Wednesday, August 10, 2016

25 Ways to Play with The Pea Patch Jig

The Pea Patch Jig by Thacher Hurd was one of my favorite books in childhood, and I have loved sharing it with Little Miss Muffet. The book includes three linked stories about a baby mouse, whose mischievous behavior almost spoils her family's Midsummer Party, until it unexpectedly saves the day at the last minute. Here are 25 activities to do with your kids to delve deeper into the story and its themes.

  1. Listen to the song. The Pea Patch Jig is the name of a folk song. On the final page of the book, along with the music to play the tune, the author recommends listening to the version by Vassar Clements, John Hartford, Dave Holland. Hear it on YouTube
  2. Make up some dance moves. Encourage your kids to come up with their own version of the pea patch jig to match the music.
  3. Make a salad. Farmer Clem nearly chops up Baby Mouse when she hides in a head of lettuce that he picks for his salad. Include lettuce and some other veggie favorites in your own salad. 
  4. Explore peas in a sensory bin. Fill a tub with peas and provide your child with cups and spoons to scoop and pour them. For added fun, hide letters or toys and have your child hunt for them. For inspiration, check out these posts from and Gift of Curiosity.
  5. Make a pea shooter. Your (older) kids can pretend to save the day just like Baby Mouse with a simple pea shooter of their own! Instructions are available from Acorn Pies and Le Maison de LouLou
  6. Plan a midsummer party. Invite some friends over to join you for late afternoon celebration of summer. Be sure to serve fresh veggies and consider reading the book aloud to your guests.
  7. Cook and serve a dish made with peas. Kid-friendly recipes can be found on the Food Network's website.
  8. Make vegetable costumes. Baby Mouse and her family dress up as vegetables and dance at their Midsummer Party. Make your own costumes using patterns like the ones from Want to keep it simple? Try these fruit and vegetable masks from
  9. Plant your own vegetable garden. If you're like me and can't garden outdoors due to lack of space, try a container garden. 
  10. Make garden markers. If you already have a garden, or have a close friend or relative who has one, make some garden markers to clearly label what has been planted. I especially like these painted stones from Kitchen Fun with My Three Sons.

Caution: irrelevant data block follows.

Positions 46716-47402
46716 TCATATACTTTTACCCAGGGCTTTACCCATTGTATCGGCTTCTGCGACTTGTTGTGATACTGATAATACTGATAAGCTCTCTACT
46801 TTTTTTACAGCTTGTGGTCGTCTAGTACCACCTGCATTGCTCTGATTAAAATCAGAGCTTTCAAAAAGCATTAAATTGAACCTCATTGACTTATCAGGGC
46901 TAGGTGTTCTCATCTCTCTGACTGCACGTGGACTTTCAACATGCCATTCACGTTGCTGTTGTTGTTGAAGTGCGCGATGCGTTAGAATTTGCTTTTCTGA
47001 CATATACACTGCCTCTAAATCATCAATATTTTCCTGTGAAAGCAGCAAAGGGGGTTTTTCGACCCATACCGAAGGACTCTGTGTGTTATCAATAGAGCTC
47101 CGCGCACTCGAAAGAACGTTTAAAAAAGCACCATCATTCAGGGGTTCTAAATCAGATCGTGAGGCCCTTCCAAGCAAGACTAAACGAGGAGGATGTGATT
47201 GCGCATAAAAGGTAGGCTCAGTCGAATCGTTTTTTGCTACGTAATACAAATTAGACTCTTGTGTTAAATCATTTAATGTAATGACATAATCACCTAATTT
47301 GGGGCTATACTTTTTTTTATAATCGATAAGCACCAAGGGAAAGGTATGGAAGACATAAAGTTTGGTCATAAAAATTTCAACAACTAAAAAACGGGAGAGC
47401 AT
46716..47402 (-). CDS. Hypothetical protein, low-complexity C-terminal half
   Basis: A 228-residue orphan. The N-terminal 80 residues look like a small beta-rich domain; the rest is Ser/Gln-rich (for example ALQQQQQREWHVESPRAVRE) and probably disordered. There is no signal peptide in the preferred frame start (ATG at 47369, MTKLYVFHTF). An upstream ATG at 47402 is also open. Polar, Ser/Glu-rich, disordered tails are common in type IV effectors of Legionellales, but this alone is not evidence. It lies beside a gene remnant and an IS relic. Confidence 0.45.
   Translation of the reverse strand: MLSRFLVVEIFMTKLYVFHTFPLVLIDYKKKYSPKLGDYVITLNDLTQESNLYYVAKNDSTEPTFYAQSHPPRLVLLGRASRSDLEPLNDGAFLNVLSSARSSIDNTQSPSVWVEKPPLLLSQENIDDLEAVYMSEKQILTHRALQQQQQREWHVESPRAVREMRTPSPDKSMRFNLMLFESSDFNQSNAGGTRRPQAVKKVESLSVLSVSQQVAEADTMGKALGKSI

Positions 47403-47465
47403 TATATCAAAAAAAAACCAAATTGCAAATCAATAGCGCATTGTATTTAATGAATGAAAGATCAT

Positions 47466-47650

11. Learn the names and uses for gardening tools. Whether you have a garden or not, you can still teach your child all about the tools gardeners use. This garden clip art set from is a great teaching tool. 
  12. Try some new vegetables. Each time we go to our local market for produce, we try to expose Little Miss Muffet to some new vegetables. If your kids are adventurous eaters, consider bringing home something new and different to taste.
  13. Visit a farmer’s market. If you're not sure where to find one locally, fear not! There's an app for that, as well as a national directory of farmer's markets.
  14. Compare Baby Mouse to Peter Rabbit. Both characters make mischief in gardens that do not belong to them. Compare and contrast these two stories to find out how else their main characters might be the same or different. 
  15. Read Keith Baker’s peas books. Keep the pea theme going by enjoying some of these wonderful books by Keith Baker: LMNO Peas, 1-2-3 Peas, Little Green Peas.  
  16. Play fruit and vegetable bingo. Print out these cards from Mama's Learning Corner and play a game of bingo.  
  17. Play fruit and vegetable I Spy. The Pleasantest Thing has a perfect printable to print out for this game.
  18. Make a farmer’s hat. Use these templates from First Palette to construct a paper hat, so you can pretend to be Farmer Clem. 
  19. Take a moonlit walk. Experience the atmosphere of the Midsummer Party by taking a walk outside under a full moon. 
  20. Retell the story. Use clip art to make cards or flannel board pieces of a baby mouse and some vegetables, and use them to retell the story or write a new one of your own. has a mouse that would work well, as well as a set of vegetables.
  21. Do a pea-themed fingerplay. Five Fat Peas is a fun rhyme for babies, toddlers, and preschoolers.
  22. Sing Oats, Peas, Beans, and Barley Grow. The lyrics and tune can both be found here, as well as on Raffi's Baby Beluga album.
  23. Sing I Want to be a Farmer. This catchy folk song performed by Pete Seeger is fun to sing while acting out what a farmer might do. 
  24. Act out the African Planting Chant. This full-body action rhyme has a fun rhythm and a focus on planting seeds.
  25. Find out about foxes. Use a library book, database, or education video to learn more about the habits of foxes. 
For more ways to play with favorite children's books, check out my posts about Brown Bear, Brown Bear, What Do You See? and Whistle for Willie 
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